A brief history on the traditional model of 9-12 education
In 1843, amidst the Industrial Revolution, Horace Mann traveled to Prussia and witnessed a model of education organized by age, ability, and subject. Prussia was trying to improve the skills and compliance of their populace to build a more powerful military and was experiencing success. (Learn more here https://vimeo.com/463226375)
Horace Mann was inspired by the organized and scalable system of schools for the United States where expanding factories and assembly lines demanded a standardized workforce.
This standardized “factory model” took hold across the country and has remained primarily unchanged for over 100 years!
It worked, until it didn’t
The traditional factory-model system saw us through two World Wars and made America a world competitor, a leader of democracy, and an economic powerhouse.
But, in the second half of the 20th century, “A Nation At Risk” (1983) reported that our schools were now failing to create a competitive, global workforce. The Information Age required more complex skills like critical problem solving, creativity, and resilience. The factory model’s outcomes of compliance and competence are simply no longer meeting society’s expectations.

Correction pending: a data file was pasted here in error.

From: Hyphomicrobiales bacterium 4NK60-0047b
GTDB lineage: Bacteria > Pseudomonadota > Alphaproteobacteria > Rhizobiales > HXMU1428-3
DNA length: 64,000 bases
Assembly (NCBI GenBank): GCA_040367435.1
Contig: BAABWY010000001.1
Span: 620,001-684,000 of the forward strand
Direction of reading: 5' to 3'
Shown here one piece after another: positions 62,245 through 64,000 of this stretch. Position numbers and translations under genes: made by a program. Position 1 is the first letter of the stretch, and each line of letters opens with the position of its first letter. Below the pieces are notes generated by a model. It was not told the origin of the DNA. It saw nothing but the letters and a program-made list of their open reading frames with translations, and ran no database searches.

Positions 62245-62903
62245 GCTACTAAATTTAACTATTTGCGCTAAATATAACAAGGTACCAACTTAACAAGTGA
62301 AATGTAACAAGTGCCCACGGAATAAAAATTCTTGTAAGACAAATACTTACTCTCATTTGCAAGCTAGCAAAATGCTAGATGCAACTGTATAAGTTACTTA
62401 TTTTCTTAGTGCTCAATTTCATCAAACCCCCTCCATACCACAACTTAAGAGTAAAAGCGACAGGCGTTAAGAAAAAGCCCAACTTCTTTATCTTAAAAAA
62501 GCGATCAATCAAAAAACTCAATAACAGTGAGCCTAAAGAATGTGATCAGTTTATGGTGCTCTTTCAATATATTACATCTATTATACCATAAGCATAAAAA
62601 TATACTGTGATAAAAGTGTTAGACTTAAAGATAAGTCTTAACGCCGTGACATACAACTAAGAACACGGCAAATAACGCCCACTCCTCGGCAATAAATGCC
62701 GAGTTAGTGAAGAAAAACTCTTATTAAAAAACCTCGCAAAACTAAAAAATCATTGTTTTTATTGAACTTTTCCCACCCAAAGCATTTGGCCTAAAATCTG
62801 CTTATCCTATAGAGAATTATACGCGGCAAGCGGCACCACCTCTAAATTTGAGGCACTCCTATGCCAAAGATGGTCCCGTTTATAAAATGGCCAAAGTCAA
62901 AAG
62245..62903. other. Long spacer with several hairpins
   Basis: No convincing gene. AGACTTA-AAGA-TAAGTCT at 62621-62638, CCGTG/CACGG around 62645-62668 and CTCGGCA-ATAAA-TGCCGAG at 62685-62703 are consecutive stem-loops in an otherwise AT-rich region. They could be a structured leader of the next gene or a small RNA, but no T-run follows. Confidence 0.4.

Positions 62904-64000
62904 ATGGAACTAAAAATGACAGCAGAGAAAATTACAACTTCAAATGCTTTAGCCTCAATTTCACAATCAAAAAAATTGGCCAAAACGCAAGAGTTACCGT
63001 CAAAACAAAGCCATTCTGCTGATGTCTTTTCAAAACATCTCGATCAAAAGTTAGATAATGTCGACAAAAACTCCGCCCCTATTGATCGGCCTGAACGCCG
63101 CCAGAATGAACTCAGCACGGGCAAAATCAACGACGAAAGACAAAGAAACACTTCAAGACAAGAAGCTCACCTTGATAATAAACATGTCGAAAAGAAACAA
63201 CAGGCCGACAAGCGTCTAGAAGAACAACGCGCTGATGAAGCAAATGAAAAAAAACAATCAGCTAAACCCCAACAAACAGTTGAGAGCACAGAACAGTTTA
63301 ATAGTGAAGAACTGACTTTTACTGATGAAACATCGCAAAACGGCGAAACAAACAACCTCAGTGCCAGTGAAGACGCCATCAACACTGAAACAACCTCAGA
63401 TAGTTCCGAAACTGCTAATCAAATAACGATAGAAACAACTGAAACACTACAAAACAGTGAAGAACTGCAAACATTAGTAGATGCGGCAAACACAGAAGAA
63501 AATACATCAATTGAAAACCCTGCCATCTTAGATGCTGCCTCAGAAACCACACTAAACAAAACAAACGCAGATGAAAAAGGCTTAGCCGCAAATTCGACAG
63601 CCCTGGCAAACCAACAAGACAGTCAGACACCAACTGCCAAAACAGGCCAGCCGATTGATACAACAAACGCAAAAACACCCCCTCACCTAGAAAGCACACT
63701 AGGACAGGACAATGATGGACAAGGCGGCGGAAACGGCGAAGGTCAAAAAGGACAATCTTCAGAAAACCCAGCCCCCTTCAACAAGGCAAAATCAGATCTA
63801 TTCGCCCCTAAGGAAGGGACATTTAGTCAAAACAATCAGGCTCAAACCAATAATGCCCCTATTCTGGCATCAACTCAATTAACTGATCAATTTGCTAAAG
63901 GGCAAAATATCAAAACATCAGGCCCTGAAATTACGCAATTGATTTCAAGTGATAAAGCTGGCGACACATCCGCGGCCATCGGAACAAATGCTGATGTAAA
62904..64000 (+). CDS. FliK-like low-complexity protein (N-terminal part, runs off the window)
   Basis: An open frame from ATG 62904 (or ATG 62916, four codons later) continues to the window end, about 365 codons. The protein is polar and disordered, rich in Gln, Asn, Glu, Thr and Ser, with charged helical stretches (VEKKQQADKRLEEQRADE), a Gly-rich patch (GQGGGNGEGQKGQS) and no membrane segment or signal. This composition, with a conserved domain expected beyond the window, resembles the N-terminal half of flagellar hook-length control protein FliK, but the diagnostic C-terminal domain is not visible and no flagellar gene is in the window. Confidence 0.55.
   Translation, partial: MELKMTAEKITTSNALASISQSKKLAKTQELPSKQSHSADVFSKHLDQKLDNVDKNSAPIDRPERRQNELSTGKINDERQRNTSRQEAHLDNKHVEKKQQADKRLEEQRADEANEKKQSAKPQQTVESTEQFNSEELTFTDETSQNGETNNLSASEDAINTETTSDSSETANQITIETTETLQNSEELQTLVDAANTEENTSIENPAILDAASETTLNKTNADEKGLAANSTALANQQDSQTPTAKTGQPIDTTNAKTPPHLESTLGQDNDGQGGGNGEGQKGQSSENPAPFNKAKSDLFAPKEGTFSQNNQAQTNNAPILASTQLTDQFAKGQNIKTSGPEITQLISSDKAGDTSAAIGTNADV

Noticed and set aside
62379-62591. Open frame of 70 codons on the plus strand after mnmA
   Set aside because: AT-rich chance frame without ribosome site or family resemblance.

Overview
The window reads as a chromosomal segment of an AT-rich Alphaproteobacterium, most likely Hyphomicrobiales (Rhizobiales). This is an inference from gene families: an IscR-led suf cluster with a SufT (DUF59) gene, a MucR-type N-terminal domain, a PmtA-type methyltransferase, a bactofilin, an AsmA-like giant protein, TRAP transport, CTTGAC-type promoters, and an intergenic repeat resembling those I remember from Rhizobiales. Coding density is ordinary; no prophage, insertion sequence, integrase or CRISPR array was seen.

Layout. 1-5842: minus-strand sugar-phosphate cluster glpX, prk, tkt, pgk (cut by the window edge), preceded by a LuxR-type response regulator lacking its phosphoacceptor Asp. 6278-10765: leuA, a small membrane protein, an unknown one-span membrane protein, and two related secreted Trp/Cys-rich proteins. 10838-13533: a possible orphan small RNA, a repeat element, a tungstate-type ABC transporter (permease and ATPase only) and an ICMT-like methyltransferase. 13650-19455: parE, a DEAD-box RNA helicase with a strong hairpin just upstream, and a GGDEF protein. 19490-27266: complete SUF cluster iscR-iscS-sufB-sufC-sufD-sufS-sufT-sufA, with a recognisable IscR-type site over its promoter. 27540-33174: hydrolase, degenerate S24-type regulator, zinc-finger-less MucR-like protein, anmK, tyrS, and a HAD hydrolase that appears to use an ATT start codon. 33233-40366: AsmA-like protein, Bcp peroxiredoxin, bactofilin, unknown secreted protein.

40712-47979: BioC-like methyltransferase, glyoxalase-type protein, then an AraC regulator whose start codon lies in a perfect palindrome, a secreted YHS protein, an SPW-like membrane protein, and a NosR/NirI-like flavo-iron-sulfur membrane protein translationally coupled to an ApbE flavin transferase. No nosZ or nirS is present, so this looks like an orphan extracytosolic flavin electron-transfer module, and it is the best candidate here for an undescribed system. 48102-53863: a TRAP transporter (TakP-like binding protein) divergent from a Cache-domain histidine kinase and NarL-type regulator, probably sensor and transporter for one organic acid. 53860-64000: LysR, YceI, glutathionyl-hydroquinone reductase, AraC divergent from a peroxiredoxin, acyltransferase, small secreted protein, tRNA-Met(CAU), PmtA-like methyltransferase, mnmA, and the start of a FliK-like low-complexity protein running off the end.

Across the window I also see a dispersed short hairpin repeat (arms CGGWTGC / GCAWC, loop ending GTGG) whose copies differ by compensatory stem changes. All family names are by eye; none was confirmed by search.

Enter Salisbury Academy Upper School
Jose Rose (2012) in the Atlantic article How to Break Free of our 19th-Century Factory-Model Education System explains that we must begin “by understanding what it is we want students to be able to do, the measures of success, the resources we have to work with, and our own sense of possibility.”
The SA Upper School’s measure of success is our 5 core graduate competencies of the graduate profile.
The traditional model requires that students “fit” into the system resulting in highly variable outcomes. The SA model, by contrast, is designed to fit the student and thereby ensure consistently high outcomes in our graduate competencies and the content learning that supports them.
Embracing a model designed for the current day - not centuries past - improves daily success, increases joy in the learning, and provides a long-term advantage as students skills carry them forward. This is the model of 9-12 education Salisbury Academy is bringing to the community.
We invite you to learn more by clicking here.